Isis Seichim heals within 3 – 7 facets:

  1. Physical
  2. Etheric/Spiritual
  3. Emotional
  4. Mind (Higher)
  5. Buddic
  6. Atmic
  7. Monadic

wellness-285590_960_720

Although ancient in its essence, in modern times Isis Seichim can be regarded as renewed ancient healing wisdom as its an advanced form of telepathically directed “healing” which leads to a greater unfoldment and understanding of your spiritual self.

Isis Seichim:

  • Connects you to the divine source of the Deity Isis;
  • Is very powerful, but will not harm in any way;
  • Is soft and gentle whilst cleansing and purifying;
  • Heals at a very deep level, going to the core of a person’s whole state of being, both inner child and higher state;
  • Balances and aligns the aura and the chakras of the body;
  • Changes your vibration, usually by raising it (great for those wishing to tread a spiritual path);
  • Clears blockages from the mind, body and the aura;
  • Eases grief and helps to heal emotional issues;
  • Helps creates abundance by allowing the individual to accept they are worthy;
  • Clears toxins and promotes faster healing;
  • Relaxes and eases physical tension and pain; and
  • Expands your spirituality

For me, Isis Seichim has had a profound impact and how I connect to Isis whilst walking the healing path.

© T. Georgitsis 2016

Hathor Devotional Call Out!

I will be editing an upcoming devotional in honor of Hathor.
See below for further details of submission guidelines:

The Lady of the Sycamore:
A Devotional Anthology in Honor of Hathor

Bibliotheca Alexandrina is seeking submissions for Lady of the Sycamore: A Devotional Anthology in Honor of Hathor. This anthology opens for submissions on 1st November 2016 and closes on 1st June 2017, with a projected release date of August 2017.
 
Suggestions for possible contributions include, but are not limited to: prayers, heka, poetry, hymns, rituals, essays, short fiction, recipes, music, and artwork.
 
Those interested in contributing to this anthology are encouraged to explore the various titles and myths of this goddess, such as: Hathor as Goddess of Love; The Great One of Many Names; Lady of Stars; Mistress of the West; Lady of the Sycamore; Mistress of the Necropolis; Lady of the Turquoise; Lady of Malachite; Mistress of Music; Queen of the Harp Playing; Mistress of Jubilation; Queen of the Dance; Mistress of Inebriety Without End; Queen of Wreath Weaving; Mistress of Heaven; Celestial Nurse; Mother of Mothers; Hand of God; Lady of the Vulva; the Seven Hathors; and the Eye of Ra;
 
Hathor’s cults in Dendera, Philae, Timna and Luxor;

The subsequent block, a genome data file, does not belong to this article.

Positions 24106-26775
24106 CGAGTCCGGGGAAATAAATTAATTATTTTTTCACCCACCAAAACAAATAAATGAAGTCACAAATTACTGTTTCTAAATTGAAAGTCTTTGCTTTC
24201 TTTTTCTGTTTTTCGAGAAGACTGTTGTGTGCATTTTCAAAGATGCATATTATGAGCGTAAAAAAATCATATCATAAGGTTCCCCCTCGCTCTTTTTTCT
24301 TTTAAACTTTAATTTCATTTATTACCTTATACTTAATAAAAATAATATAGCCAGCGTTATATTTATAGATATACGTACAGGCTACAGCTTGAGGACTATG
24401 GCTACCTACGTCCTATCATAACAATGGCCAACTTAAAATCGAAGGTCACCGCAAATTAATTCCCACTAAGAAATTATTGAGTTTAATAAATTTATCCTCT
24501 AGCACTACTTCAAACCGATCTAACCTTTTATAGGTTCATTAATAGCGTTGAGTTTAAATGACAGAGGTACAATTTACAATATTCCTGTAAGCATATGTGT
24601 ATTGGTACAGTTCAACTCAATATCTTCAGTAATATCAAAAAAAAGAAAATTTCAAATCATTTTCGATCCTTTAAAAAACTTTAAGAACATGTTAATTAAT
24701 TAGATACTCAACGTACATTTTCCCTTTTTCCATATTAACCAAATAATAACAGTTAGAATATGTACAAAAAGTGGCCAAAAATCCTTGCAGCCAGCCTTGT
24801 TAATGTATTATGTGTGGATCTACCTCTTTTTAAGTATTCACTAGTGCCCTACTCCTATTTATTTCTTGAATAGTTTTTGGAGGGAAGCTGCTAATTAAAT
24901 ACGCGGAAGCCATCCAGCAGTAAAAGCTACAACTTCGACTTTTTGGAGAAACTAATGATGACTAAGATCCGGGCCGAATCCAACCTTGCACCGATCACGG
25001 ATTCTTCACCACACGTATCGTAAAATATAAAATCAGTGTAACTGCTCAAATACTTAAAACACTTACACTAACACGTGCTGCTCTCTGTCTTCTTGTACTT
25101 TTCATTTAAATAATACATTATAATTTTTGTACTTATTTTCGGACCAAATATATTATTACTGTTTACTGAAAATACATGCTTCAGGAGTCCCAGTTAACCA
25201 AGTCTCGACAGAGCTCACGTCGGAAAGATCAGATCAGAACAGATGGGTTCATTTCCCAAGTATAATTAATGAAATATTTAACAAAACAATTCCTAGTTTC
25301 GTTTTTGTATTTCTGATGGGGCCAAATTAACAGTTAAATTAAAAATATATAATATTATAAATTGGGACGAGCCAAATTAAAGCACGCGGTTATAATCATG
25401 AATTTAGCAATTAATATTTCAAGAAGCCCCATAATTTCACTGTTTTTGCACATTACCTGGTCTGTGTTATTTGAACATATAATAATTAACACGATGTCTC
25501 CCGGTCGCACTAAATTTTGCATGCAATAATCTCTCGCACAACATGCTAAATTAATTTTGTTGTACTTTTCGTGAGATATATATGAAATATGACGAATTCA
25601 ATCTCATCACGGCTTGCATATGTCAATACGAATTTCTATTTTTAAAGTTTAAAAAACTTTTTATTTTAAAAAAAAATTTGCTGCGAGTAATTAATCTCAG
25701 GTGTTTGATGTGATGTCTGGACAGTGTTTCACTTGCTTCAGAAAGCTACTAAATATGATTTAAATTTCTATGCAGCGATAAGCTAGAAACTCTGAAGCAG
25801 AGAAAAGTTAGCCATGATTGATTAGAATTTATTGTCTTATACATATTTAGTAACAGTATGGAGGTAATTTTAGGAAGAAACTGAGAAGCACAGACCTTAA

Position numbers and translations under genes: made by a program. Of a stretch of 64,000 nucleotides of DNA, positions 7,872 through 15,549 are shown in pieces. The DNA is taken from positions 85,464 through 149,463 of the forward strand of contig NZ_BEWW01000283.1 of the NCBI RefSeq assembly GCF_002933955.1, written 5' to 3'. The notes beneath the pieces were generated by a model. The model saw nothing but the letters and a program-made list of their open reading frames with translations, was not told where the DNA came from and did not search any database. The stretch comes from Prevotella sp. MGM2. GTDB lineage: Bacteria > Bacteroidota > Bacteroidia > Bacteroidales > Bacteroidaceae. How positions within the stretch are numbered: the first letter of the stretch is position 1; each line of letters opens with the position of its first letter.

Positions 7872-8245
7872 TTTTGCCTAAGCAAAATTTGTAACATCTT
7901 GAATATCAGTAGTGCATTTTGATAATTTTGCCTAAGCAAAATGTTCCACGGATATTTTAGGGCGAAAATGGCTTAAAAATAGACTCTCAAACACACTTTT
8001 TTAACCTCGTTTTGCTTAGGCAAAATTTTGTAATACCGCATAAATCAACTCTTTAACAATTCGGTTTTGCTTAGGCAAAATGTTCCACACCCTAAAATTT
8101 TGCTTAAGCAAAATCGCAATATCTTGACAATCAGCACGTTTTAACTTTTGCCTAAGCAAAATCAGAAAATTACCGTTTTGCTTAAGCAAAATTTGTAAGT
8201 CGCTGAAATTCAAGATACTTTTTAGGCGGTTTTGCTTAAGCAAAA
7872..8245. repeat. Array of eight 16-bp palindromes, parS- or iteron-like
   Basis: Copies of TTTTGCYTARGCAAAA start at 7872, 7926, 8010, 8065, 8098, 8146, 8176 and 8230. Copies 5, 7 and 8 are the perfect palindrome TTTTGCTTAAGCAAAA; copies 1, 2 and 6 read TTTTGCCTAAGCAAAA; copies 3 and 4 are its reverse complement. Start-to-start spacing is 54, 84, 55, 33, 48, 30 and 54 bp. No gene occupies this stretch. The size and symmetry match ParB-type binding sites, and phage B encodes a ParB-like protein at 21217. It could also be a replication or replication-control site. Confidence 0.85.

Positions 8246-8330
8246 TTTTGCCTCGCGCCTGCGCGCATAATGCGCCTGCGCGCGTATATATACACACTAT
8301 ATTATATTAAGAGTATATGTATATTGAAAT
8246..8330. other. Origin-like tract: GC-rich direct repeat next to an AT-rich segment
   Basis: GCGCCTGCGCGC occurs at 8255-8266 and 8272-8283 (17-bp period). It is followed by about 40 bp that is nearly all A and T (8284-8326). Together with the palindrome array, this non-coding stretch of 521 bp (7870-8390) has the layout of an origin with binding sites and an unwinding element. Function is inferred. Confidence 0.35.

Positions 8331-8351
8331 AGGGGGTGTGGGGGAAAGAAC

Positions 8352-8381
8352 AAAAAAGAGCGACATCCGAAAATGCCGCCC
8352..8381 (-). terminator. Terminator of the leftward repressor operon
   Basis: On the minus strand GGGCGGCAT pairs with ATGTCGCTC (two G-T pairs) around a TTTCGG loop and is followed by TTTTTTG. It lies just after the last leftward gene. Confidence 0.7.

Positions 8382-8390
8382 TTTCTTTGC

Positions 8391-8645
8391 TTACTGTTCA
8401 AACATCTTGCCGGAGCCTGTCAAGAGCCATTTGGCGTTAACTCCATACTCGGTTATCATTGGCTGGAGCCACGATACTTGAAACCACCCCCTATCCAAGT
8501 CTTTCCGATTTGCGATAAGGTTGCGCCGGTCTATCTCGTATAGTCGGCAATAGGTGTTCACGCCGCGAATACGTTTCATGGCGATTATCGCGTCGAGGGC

Hathor’s connections to and her relationships with other Deities, such as Horus the Elder, Ra, Aset/Isis, Sopdet, Nebethetepet, Nehebkau, Bat, Neith, Khnum, the Four Sons of Horus, Nut, Mut, Sobek, and Bast; 
 
Hathor’s Connection to the Menat and Sistrum, and her various symbols of power;
 
the role/s and power of Hathor’s Priests and Magicians in ancient Egypt and today;
 
Hathor’s connection to Ancient Egyptian Royalty;
the areas of influence and expertise over which this goddess holds domain, and their place in the ancient and modern world, e.g. fertility and motherhood, love, beauty, ecstasy, music, drunkenness, luxury, foreignness, the sun, cows and milk, divine wrath, hairdressing, et cetera; 
 
analysis of her place in The Book of the Celestial Cow and The Conflict of Horus and Seth;
compare/contrast Hathor and Deities in other pantheons (or who were adopted into the Egyptian pantheon), such as Aphrodite, Astarte, Dionysus, Freyja, and Venus;
 
and the nature of her worship and adoration in Ancient Egypt and among today’s practitioners and devotees.
 
All works submitted must be original, not plagiarized or public domain. Academic articles must provide proper citation for all sources used. Previously published submissions are acceptable, as long as the author retains all rights. The author will continue to retain all rights to any submissions accepted for this anthology. Upon acceptance, the author must complete the permission to publish form, including a brief author biography to be included in the anthology.
 
The editor reserves the right to make editorial changes to the spelling, grammar, and formatting of submission where appropriate. The editor may also ask the contributor to make modifications to the submission/s. The editor may reject submissions, as necessary. Contributors will be sent a preview .pdf of the manuscript, and will have one week to send any suggested corrections to the editor.
 
No monetary compensation will be provided, as proceeds from all sales will be divided between charitable donations in honor of the Deities and production costs for future publications from Bibliotheca Alexandrina. All contributors will receive a free .pdf of the final manuscript for personal use (not to be distributed) and a coupon code which will allow them to purchase three physical copies of the anthology at cost (plus shipping).
 
Send all submissions and queries to Tina Georgitsis at: tarotwithtina@yahoo.com.au
 
Acceptable length is 100-10,000 words (with the exception of poetry). All artwork must be at least 300dpi.